Arthurine Metcalf Williams grew tired of the crime, violence and a Clarksdale that wasn’t what she remembered.
There was too much crime, too many children leading rudderless lives with no direction and a generation being lost to gangs and mean streets.
But rather than just talk and wish things would get better, she decided to do something about it.
She sat in a chair in the lobby of Lyon Elementary School, preparing to begin an event for the school’s children. This would become the first in-school event for her nonprofit action group, Children’s Optimistic Outreach Network.
“We just started this organization on the first day of April, 2021,” she shared proudly.
“I’ve seen so much violence and problems going on with the young people,” she explained. “I’ve tried to find a way to reach out to them. And that way, I came up with this idea. Not just today, at this school, but also far beyond that.”
For Williams, making an impact is so important that it must go beyond having large events, even though those are important. “I bring children to my home and spend time with them and mentor them. We go to church with them and we welcome them.” Williams added that the group reaches out to children of all ages, and especially focuses on those from ages nine to 17. “Even the strong children are fragile and their lives can go in any direction,” she added.
So how did she choose the ways to connect with the children? “I wanted to meet the children where they were. And the way to do that is to listen.” That, she explained, is one of the most important things that she and her organization do. “A lot of children just need somebody to talk to. That is something we provide that these children might not get from anyone else.”
While the day’s event at Lyon Elementary was her first school event, it was not the first event for the still-new nonprofit group. At the beginning of the school year, Tony’s Barber Shop hosted a Big Brown Bag Back-to-school giveaway.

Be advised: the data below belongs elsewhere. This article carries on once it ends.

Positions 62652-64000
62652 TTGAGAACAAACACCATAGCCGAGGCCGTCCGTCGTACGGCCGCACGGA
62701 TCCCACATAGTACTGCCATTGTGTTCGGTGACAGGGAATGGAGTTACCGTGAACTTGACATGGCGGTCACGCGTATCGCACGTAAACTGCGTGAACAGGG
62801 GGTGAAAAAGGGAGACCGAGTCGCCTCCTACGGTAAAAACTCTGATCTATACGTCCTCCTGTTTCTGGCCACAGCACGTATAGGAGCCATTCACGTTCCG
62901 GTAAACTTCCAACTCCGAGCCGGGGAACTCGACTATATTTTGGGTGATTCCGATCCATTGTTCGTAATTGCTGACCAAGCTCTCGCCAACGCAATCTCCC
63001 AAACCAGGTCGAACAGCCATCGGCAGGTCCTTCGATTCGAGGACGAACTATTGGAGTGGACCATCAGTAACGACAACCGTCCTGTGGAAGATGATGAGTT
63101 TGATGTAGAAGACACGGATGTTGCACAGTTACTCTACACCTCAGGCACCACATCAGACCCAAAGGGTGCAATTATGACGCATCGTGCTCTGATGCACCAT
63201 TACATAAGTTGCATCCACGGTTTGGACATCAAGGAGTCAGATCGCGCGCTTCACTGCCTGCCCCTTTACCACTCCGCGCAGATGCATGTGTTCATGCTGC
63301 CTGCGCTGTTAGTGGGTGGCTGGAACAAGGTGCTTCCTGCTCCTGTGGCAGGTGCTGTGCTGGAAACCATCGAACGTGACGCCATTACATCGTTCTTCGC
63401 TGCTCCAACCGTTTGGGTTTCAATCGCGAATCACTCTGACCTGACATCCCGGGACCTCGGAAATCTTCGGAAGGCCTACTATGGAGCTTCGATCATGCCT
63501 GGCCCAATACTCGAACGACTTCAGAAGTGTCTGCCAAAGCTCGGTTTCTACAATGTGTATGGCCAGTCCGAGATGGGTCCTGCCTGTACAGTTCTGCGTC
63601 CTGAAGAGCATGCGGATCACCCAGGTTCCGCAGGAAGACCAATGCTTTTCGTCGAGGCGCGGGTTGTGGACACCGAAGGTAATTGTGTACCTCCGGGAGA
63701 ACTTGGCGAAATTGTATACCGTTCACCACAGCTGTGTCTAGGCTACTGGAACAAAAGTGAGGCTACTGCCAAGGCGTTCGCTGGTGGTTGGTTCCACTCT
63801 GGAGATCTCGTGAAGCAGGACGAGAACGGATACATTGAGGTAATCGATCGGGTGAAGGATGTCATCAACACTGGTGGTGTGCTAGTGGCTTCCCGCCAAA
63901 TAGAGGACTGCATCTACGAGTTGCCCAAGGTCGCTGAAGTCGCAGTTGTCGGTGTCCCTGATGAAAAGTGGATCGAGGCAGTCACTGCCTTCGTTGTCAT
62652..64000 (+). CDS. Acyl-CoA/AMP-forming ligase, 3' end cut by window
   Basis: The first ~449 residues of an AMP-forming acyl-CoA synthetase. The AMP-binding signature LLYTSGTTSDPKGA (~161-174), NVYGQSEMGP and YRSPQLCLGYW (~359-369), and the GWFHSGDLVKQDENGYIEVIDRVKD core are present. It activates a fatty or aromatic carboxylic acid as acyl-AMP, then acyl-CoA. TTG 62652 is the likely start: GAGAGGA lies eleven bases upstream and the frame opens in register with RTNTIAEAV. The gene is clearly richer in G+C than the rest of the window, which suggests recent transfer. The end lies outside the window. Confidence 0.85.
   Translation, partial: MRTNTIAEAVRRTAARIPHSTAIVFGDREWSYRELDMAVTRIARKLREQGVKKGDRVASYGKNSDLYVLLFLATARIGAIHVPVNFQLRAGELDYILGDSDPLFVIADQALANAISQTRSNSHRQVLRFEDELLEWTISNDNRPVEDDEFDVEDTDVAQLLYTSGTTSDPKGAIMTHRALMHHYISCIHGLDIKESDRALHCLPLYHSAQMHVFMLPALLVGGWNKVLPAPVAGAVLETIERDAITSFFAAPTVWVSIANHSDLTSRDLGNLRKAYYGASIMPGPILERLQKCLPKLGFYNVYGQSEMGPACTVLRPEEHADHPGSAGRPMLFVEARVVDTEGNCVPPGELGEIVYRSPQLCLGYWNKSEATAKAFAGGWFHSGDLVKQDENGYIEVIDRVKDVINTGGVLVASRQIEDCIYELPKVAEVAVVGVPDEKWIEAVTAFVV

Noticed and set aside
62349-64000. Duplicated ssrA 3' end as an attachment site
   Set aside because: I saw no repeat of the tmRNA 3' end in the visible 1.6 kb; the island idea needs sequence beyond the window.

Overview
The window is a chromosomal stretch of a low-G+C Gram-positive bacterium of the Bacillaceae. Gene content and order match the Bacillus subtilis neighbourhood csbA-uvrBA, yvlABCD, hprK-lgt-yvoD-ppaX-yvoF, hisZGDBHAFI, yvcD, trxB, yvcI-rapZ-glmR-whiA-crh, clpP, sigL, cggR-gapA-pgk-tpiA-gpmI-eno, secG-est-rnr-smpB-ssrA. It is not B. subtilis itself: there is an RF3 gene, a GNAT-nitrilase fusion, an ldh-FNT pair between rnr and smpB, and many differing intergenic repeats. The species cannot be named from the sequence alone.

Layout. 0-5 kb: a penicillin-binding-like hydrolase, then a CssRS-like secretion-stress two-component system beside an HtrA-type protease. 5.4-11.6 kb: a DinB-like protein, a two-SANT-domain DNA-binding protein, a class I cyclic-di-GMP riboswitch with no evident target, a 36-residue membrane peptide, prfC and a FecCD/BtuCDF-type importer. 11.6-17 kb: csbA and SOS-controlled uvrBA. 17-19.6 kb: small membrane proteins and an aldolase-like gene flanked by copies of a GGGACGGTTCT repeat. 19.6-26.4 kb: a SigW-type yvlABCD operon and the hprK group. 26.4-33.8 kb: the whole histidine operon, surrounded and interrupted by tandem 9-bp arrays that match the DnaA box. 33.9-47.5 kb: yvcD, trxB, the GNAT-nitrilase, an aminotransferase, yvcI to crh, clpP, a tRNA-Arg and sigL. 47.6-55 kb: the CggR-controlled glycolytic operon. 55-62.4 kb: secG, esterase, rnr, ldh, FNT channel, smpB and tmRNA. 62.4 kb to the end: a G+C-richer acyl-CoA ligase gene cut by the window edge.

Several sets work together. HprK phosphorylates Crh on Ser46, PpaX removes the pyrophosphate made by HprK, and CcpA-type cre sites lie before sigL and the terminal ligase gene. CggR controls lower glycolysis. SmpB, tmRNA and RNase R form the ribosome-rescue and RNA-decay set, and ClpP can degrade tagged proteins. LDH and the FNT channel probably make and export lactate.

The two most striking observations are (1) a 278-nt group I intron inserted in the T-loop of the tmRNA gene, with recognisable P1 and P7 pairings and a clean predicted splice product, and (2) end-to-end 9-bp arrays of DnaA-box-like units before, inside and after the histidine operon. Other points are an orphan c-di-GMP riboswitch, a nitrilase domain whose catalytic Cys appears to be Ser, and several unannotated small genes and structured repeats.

The children at the school received bags with items to help them stay healthy during the pandemic. Even those with whom she does not personally speak can see that someone cares about them, Williams believed.
At Lyon Elementary, one person had received lifelong mentoring and love from Williams. It was the other Mrs. Williams.
Amy Williams Burnett is the adult daughter of Arthurine. Teaching fourth and fifth grades at Lyon has given her the opportunity to mentor young people each day. Working for the sake of others has been the life’s calling for Burnett, who served in Iraq in 2003 with Operation Enduring Freedom and again years later in Afghanistan.
Burnett couldn’t be prouder of the work that her mom has launched. “It is amazing,” Burnett said of her mom’s work. “We come from a really big family, and so this community has been good to us and we really want to give back. God has been so good to us. With genuine love, we give back to other people. Generosity has been instilled in all of us, and there are a lot of us.”
When Burnett speaks of her large family, the Metcalf family of Clarksdale, it is no exaggeration. “My grandparents had ten children and one of them had eleven children, so we’re pretty much everywhere,” she said with a laugh.”
So, on this day, the children of Lyon Elementary got a double dose of mentoring from the Metcalf and Williams families. It was a day that both would remember and cherish.
In the short-term future, Williams plans additional events at elementary schools in the county. For the longer-term future, she is working to expand the scope of events to appeal to an even broader range of students and their interests.
“We hope to have a football camp with DeKaylin. We’re working on that.”
DeKaylin is better known as DK Metcalf, the NFL football superstar, an alum of Ole Miss, and the great-nephew of Williams. She hopes the appeal of her family member will attract the attention of young people to hear the message of direction and optimism.
“The ultimate goal is to give as many children as possible a sense of direction,” she added. “Having someone to talk to, and showing children the right way to think about themselves will help give them that direction.